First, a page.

We all had visions of socialism then
East London Teenager Boy VE Day was one of the most emotional days in my life. (1) There were Union Jacks out and every one was saying “We want the King!” Everyone was shouting for the King. Men and women. Mind you, they were shouting for Louis 16th a few weeks before they cut his head off. You can’t go on the emotions of… – People were so pent up. There was mass shagging in the streets… – No sort of class distinction. I walked into a posh hotel and everyone was offering me drinks. Everybody. What amazed me was where they got the drink from! No one ever had it. At least, we didn’t, because before this, pubs were closed. People had to walk miles to get a drink. A bloke would say to another bloke “I know a pub that’s got some beer.” The pub would be packed solid until they drunk the beer out. So I don’t know where they got the drink from.
East End Girl On VE Day I watched my Dad dance up and down the street. He was dead drunk, my Dad. He tap danced all up and down our street. My Dad used to have cups for tap dancing. Everybody was out on the street, drunk. We watched from the windows.
Somerset Girl On VE Day they had bonfires on hilltops. They took weeks building up huge bonfires on all the hills – on Street Hill and Wearyall Hill, between Street and Glastonbury, and all the hills around.
Somerset Boy From Ham Hill we could see all the other fires. A sailor at our fire actually threw himself in the middle of the bonfire and they had to haul him off. He was in flames. They had to roll him down the hill to put the flames out. He was drunk. That was Victory night.
2nd Somerset Girl VE day in Winscombe was very dead. We were longing for something. We could have gone to Weston but there wasn’t a late bus to come back. We really felt left out of things. You read about all these marvellous things going on in London – dancing in the streets.
Paratrooper I was in Ireland on VE Day. There’s a bay there called Dundrum Bay and I was sitting on a little bit of grass thinking to myself: “Well, I don’t know, all this bleeding time, all that square bashing, all them manoeuvres, for me to be sitting here when it’s all over. I’m still here. And them poor sods I joined up with, who I was working with before the war, are probably blown to bits, or something like that. And what for?”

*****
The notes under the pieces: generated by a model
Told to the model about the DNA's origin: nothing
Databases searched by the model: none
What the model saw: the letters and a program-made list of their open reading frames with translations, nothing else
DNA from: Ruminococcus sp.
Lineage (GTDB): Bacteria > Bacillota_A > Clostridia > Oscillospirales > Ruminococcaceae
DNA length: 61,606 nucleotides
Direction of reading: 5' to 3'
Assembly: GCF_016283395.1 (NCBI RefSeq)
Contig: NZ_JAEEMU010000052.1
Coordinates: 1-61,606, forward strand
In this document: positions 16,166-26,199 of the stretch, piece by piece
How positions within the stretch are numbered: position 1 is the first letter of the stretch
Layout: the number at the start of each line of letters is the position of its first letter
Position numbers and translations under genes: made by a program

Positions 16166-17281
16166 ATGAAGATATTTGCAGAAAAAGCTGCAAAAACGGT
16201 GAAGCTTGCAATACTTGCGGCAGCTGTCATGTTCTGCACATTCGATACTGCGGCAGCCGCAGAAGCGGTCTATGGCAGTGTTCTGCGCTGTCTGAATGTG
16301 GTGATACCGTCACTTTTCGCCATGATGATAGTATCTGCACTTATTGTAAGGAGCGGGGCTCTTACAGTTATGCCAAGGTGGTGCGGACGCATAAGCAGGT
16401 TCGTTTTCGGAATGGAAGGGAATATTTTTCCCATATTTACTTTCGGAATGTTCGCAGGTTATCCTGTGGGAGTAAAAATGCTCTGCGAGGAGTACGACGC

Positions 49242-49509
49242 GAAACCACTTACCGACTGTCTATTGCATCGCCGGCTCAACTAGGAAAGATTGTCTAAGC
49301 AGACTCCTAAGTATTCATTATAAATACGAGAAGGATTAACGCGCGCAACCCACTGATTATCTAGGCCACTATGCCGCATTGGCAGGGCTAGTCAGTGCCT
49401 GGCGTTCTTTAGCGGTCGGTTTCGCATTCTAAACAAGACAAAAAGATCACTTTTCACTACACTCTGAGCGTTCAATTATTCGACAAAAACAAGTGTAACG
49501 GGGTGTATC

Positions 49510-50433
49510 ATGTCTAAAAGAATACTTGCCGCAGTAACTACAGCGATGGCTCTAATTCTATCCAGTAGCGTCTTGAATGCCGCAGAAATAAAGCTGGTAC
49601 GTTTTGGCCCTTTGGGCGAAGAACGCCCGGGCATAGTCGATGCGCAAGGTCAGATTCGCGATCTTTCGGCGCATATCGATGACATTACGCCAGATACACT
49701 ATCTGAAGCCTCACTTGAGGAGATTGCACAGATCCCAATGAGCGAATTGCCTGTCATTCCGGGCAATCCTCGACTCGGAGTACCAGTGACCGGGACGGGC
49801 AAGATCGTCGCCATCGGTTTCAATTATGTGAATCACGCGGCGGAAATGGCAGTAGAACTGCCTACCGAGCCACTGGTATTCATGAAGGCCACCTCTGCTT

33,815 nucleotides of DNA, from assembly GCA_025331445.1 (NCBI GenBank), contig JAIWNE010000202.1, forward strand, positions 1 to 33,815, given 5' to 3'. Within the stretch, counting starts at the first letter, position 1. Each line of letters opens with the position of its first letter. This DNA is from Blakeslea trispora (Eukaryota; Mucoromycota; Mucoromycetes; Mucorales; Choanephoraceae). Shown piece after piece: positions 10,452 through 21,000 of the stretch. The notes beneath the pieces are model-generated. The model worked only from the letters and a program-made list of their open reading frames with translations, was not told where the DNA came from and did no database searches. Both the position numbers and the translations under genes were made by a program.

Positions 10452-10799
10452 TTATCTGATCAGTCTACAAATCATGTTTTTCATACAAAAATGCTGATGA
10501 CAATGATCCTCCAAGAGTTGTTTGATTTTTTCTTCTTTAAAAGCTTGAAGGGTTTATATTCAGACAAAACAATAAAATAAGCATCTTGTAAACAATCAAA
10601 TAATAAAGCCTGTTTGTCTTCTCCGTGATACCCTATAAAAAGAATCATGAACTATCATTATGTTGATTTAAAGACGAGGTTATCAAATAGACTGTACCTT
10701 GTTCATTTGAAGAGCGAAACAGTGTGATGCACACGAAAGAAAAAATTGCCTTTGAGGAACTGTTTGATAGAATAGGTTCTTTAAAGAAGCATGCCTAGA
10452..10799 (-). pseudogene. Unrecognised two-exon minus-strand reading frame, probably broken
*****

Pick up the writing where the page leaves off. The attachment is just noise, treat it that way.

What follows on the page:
The following day we was on a road run. They took us on a road run all round the country lanes, and we were running down this slope in this little lane and an old Irish boy’s walking along, with an old hat and a bloody great knurled stick in his hand, and as we’re running past he said “What the bloody hell are you running for? The war’s over!” We was pissing ourselves laughing.
Liverpool Mother I spent my VE Day in Southdown Hospital. After going right through the war, when all the celebrations were on I took appendicitis and was taken away. I could hear all this singing going on and I was saying to myself: Ooh, I’d love to be out there.
Liverpool Teenage Girl On VE Night there was a gang of us got together. We were still working the railway, this gang. We were on 2 to 11 shift, my mate and I. We got that much drink, we walked up from Central Station and the next thing we remembered doing was sitting in Abercromby Square Gardens about 4 in the morning – singing. Everyone went mad those two days. I don’t think anyone slept.
Teeside Boy Soldier We were stationed in Catterick and a gang of us went to Middlesbrough. There was a lad from Newcastle and he took a box of hand-grenades and a bloody great box of flares. In Middlesbrough he was throwing hand-grenades in park. We finished up in Acland Road. We came across a pile of road chippings and barrels of tar. How we did it I don’t know, but we got about three of these barrels stacked one on top of the other and set fire to bottom one. And we were dancing around them.
Staffs Miner VE Day they gave you extra money to stop in. I was on nights when word came through – day’s pay and home Jeeves, and don’t spare the horses! Extra pint in pub! Extra ale!